"The bitterness of poor service remains long after the sweetness of paying a low price is gone" by Brian Sokolowski

The basic definitions of Price and Cost:

Price: The amount of money expected, required, or given in payment for something.

Cost: The price paid to acquire, produce, accomplish, or maintain anything.

(The key pieces of these definitions are "required" in the price definition and "maintain" in the cost definition. As in how long will paying the minimum "required" price allow you to "maintain" an acceptable level of service? if you ever receive appropriate service at all.)

I talk to too many people who say that they just love their photographer because they’re the best. And when pried a little further… ‘They’re the cheapest!’ The last thing I want to hear when people describe my services is ‘he’s the cheapest!’ Think about that… when someone describes someone or something as ‘cheap’, it’s hardly a compliment. Then, when I pry even further why they love their photographer, they have trouble coming up with anything else. There is a reason why they’re the cheapest, and it has nothing to do with value.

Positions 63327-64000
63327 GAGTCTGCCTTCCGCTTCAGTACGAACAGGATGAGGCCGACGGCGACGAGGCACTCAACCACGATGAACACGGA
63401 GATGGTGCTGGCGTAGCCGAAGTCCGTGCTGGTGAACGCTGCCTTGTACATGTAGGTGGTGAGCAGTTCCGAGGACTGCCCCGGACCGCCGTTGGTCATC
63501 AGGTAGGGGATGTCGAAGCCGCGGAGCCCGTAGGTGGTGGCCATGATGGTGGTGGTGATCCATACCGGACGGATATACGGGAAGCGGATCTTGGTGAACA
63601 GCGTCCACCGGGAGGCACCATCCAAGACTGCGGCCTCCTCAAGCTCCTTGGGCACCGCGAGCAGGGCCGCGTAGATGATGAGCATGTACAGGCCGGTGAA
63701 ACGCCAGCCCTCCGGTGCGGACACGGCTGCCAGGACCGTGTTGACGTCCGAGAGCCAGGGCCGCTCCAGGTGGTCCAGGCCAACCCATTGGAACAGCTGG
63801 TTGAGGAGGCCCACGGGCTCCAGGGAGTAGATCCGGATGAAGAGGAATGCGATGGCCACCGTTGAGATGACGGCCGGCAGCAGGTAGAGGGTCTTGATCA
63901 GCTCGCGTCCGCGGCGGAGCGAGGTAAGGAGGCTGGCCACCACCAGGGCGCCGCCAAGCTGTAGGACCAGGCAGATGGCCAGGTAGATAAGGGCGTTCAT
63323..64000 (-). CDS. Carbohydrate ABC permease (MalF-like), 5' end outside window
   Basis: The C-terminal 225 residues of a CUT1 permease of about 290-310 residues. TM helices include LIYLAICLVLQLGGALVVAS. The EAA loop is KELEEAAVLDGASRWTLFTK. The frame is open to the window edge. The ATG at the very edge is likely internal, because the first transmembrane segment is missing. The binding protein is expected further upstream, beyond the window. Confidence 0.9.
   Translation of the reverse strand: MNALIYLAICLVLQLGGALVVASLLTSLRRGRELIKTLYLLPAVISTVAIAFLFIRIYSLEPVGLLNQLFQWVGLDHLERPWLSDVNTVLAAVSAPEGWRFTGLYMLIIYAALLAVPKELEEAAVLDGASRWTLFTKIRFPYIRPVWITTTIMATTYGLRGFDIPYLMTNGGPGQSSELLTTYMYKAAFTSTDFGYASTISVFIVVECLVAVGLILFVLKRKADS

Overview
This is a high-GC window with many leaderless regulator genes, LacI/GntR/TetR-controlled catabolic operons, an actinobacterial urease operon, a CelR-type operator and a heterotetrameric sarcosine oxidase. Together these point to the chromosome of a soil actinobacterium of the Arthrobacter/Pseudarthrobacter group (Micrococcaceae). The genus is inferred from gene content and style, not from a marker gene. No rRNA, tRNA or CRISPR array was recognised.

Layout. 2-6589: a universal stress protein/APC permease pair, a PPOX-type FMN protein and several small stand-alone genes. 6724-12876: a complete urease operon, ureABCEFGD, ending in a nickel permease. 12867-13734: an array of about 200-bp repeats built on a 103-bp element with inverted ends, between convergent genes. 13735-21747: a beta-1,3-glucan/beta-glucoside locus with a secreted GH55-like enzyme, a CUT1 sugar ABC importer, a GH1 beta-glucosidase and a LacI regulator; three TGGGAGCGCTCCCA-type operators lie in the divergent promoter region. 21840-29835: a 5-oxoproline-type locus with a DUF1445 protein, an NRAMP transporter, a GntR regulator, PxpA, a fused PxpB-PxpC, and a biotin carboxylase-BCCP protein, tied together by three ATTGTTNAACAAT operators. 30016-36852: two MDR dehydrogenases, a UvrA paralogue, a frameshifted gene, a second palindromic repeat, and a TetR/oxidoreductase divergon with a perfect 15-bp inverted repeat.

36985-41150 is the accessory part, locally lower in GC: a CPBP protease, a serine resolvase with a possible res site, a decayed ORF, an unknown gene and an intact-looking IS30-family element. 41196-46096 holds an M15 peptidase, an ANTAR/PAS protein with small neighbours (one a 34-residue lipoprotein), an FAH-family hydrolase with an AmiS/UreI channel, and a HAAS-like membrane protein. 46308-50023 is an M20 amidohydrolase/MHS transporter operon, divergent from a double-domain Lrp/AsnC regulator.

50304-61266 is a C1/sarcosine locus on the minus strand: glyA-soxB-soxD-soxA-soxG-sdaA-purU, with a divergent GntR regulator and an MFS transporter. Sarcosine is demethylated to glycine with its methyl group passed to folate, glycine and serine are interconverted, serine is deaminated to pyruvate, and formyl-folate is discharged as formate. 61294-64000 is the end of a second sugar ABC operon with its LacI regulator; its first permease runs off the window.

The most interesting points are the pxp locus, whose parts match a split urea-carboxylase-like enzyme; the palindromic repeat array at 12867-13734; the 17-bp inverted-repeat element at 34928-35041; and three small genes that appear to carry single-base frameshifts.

Unless you are very lucky, chasing the lowest price will cost you, it is just a matter of when. The other point to consider is that this is just one aspect of the business relationship, this doesn't take into account other areas that could suffer such as: customer service, overall quality of work, resources at the customer's disposal, and most important- YOUR BRAND. This is something to consider the next time you have a chance to save $50.